Fertility and its Consequence on Family Labour Supply

34 Pages Posted: 20 Jun 2006

See all articles by Jungho Kim

Jungho Kim

Korea Development Institute; University of Vienna - Vienna Institute of Demography; IZA Institute of Labor Economics

Arnstein Aassve

University of Essex - Institute for Social and Economic Research (ISER)

Date Written: June 2006

Abstract

While a large body of literature focuses on how fertility affects female labour market participation, there are relatively few studies that examine the effect of fertility on male labour market participation. Even if the burden of child care falls mainly on women, an exogenous increase in fertility is likely to change the optimal allocation of time, therefore, the labour supply decision of both female and male in a household. This paper analyses how an exogenous increase in fertility affects labour market participation of men and women in Indonesia - a country that has seen dramatic changes in the labour market over recent decades. The finding is that women reduce their working hours in response to the higher fecundity in both rural and urban areas in Indonesia. On the other hand, the higher fecundity leads to men's increasing their working hours only in rural areas. The higher degree of specialization in response to fertility in rural areas is driven mainly by the differences in the cost of childcare rather than the characteristics of occupation or household bargaining power.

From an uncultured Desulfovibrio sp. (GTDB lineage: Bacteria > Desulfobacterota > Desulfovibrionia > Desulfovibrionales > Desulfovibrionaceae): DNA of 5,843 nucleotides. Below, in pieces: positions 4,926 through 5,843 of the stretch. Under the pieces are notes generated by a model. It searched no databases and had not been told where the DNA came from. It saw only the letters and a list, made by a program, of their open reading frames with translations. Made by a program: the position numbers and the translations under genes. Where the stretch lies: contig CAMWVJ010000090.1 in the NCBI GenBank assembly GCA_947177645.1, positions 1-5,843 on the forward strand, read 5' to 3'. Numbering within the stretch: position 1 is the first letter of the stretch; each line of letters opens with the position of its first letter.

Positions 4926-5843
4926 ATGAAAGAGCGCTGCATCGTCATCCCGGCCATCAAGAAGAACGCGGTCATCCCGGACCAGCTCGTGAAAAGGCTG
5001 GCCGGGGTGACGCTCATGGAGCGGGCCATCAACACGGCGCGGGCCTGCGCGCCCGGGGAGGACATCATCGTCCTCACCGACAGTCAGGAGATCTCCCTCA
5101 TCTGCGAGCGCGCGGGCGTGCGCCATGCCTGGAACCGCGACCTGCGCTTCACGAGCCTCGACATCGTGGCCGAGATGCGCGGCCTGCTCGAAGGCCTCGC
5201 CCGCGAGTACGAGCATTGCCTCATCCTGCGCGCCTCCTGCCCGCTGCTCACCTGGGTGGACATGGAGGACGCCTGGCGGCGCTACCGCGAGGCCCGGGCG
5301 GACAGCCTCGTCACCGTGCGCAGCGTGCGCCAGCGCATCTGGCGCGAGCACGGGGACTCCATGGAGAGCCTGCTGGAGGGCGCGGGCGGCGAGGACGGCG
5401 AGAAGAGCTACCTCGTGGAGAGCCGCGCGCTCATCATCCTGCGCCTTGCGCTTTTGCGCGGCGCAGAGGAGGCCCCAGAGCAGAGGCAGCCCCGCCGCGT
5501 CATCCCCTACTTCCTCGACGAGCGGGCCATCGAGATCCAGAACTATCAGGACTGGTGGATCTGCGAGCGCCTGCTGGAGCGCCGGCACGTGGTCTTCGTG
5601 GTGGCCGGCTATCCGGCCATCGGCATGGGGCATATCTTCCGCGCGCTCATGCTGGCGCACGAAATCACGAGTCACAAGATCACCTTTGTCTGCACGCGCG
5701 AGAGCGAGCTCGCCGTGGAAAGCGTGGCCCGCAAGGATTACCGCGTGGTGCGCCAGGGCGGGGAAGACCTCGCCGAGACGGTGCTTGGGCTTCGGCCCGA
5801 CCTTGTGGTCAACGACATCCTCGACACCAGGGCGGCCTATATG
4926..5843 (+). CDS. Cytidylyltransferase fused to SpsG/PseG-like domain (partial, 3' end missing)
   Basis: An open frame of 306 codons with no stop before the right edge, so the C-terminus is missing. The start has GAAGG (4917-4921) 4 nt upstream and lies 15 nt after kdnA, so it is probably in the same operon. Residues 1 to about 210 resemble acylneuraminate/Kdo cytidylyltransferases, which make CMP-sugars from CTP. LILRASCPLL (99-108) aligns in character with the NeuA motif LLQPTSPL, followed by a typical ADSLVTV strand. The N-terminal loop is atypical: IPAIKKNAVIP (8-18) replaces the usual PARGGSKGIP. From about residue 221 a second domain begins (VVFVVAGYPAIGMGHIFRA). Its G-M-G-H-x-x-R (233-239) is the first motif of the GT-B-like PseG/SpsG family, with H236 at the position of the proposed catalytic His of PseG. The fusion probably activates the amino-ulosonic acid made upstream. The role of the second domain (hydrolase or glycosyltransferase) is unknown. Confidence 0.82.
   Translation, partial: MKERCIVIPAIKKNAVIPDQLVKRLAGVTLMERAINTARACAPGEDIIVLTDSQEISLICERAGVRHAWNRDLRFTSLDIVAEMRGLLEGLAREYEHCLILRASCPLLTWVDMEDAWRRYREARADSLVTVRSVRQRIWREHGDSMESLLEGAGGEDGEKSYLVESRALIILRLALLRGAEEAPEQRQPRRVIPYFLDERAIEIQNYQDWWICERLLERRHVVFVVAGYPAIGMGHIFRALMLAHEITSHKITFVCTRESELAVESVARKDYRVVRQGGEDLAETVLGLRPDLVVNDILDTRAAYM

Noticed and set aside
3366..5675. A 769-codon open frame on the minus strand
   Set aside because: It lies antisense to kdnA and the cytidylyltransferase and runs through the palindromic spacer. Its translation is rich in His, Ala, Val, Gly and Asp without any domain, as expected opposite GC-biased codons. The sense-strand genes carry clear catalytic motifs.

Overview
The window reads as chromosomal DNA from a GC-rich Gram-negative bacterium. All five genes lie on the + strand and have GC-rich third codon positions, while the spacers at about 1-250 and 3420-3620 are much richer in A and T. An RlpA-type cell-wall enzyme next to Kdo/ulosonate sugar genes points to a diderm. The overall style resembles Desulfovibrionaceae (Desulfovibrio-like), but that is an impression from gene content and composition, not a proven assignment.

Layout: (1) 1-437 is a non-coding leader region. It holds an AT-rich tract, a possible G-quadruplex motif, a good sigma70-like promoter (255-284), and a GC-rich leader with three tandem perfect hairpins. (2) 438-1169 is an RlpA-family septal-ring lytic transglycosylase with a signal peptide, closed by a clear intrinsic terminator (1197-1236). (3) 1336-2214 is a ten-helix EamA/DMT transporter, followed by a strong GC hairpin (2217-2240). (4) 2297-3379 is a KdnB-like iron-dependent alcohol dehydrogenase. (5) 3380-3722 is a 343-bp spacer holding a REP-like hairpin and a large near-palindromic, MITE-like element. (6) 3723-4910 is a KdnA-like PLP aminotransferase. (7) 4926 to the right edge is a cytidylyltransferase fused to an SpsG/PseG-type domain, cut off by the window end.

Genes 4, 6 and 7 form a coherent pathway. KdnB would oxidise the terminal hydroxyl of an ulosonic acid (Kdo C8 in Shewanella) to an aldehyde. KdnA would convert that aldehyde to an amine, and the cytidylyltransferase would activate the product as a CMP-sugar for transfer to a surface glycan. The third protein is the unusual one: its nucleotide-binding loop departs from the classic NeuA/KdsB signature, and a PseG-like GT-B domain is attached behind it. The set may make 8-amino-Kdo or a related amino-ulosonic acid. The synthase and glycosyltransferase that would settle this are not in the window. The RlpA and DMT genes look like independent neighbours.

Keywords: fertility, labour supply, division of labour, Indonesia

JEL Classification: J13, J22, J24

Suggested Citation

Kim, Jungho and Aassve, Arnstein, Fertility and its Consequence on Family Labour Supply (June 2006). IZA Discussion Paper No. 2162, Available at SSRN: https://ssrn.com/abstract=910227

Jungho Kim (Contact Author)

Korea Development Institute ( email )

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Korea, Republic of (South Korea)
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University of Vienna - Vienna Institute of Demography ( email )

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Vienna, 1040
Austria

HOME PAGE: http://www.oeaw.ac.at/vid/staff/staff_jungho_kim.shtml

IZA Institute of Labor Economics

P.O. Box 7240
Bonn, D-53072
Germany

Arnstein Aassve

University of Essex - Institute for Social and Economic Research (ISER) ( email )

Wivenhoe Park
Colchester CO4 3SQ
United Kingdom

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